Ustad Bashiruddin also worked for the textile industry. Many of his designs were sought after and it is said that he was prolific. Unfortunately, no samples of the textiles themselves survive. 21 However many of his paintings and drawings should serve as an inspiration for designers; they draw freely from Persianate borders, manuscripts, palmettes and architectural motifs. His sketchbooks (Fig. 17) depict his struggle as he grapples to understand the form and stylization inherent in the complex patterns. Some figurative paintings such as the figure in profile shown in (Fig. 16) seem to actually be an exercise in exhibiting his prowess and dexterity in working with differentiating fabric and depicting jewellery as a motif. The painting appears to be spare but the embroidered linings of the neckline and dupatta with its scalloped edges are a study in meticulous observation of design. Despite these observations there is restraint; it is only the heavy, patterned jewels that are allowed to stand out in contrast with the delicate nose, hooded eyes and pert mouth of the lady. Historically, there have been countless miniature paintings both in Mughal and Pahari/Rajput Schools that exhibit the glamour and accumulated wealth of the elite through a meticulous reproduction and stylization of their jewellery. This particular trope of pose-in-profile has been used quite often. Arguably though, Ustad Bashiruddin’s depictions are a distinct and stylized exploration of forms that in some cases seem to be solely his own invention rather than a documentation of reality.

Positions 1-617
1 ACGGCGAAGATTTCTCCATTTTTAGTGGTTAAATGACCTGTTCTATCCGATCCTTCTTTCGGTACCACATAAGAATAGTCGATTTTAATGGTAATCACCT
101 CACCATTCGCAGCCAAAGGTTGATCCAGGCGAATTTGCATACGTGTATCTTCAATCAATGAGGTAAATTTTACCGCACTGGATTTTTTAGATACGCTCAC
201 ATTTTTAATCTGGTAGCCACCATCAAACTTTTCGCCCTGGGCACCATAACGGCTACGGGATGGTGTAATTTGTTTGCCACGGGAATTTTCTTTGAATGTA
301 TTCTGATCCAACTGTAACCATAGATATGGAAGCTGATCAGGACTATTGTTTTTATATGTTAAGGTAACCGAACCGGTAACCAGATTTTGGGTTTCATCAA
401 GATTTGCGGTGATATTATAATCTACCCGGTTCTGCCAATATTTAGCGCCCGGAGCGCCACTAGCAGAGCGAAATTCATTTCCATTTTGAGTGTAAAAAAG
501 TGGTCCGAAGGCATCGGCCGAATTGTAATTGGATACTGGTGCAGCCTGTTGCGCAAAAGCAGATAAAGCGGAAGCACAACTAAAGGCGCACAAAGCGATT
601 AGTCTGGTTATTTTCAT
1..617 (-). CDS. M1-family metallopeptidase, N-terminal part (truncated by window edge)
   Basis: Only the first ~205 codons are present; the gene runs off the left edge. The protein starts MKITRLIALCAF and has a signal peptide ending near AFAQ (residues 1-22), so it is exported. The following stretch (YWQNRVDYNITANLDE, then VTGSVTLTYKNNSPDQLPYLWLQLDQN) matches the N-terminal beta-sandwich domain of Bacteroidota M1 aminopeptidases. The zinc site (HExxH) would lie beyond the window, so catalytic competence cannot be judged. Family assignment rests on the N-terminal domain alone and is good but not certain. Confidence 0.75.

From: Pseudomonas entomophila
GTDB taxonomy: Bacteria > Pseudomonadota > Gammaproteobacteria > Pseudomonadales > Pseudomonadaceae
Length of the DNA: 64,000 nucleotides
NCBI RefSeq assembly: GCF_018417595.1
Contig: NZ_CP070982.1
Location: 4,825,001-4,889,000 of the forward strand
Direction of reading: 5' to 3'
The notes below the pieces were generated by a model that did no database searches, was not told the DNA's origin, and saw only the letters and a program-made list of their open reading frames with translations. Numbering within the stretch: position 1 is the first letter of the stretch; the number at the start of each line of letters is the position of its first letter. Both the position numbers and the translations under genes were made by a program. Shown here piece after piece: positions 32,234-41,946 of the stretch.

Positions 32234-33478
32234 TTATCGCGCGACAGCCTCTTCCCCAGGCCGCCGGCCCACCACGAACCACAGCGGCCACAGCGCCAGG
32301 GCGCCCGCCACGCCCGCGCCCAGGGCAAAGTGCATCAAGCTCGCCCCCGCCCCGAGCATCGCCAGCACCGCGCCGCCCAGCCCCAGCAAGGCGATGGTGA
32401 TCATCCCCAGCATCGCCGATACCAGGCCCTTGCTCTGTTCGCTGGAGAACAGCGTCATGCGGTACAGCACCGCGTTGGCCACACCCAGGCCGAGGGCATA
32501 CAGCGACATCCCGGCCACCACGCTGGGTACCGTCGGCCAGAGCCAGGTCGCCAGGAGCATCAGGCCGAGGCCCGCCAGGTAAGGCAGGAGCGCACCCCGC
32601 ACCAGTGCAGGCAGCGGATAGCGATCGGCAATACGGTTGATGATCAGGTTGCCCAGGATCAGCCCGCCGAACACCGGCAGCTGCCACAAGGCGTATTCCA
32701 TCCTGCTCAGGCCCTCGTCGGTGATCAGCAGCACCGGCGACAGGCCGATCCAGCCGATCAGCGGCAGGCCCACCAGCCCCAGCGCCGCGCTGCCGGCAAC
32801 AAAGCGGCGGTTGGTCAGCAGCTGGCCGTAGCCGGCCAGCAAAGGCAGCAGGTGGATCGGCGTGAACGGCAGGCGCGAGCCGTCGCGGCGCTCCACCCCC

Many of Ustad Bashiruddin’s finished paintings showcase his experiments in stylization and exaggeration. Yet some of his sketchbooks (Fig. 18) reveal the painstaking process of struggling to understand real human anatomy before delving into this vocabulary. The various hastily scribbled sketches of feet, profiles, busts and their various permutations appear to be a rigorous exercise aimed at perfecting a naturalism in line and proportion. Delacroix is wary of criticism directed at artists who are accused of repetition. He was writing in appreciation of Peter Paul Rubens when he wrote these lines but they are equally applicable to Ustad Bashiruddin’s conscientious devotion to practicing his style and drawing.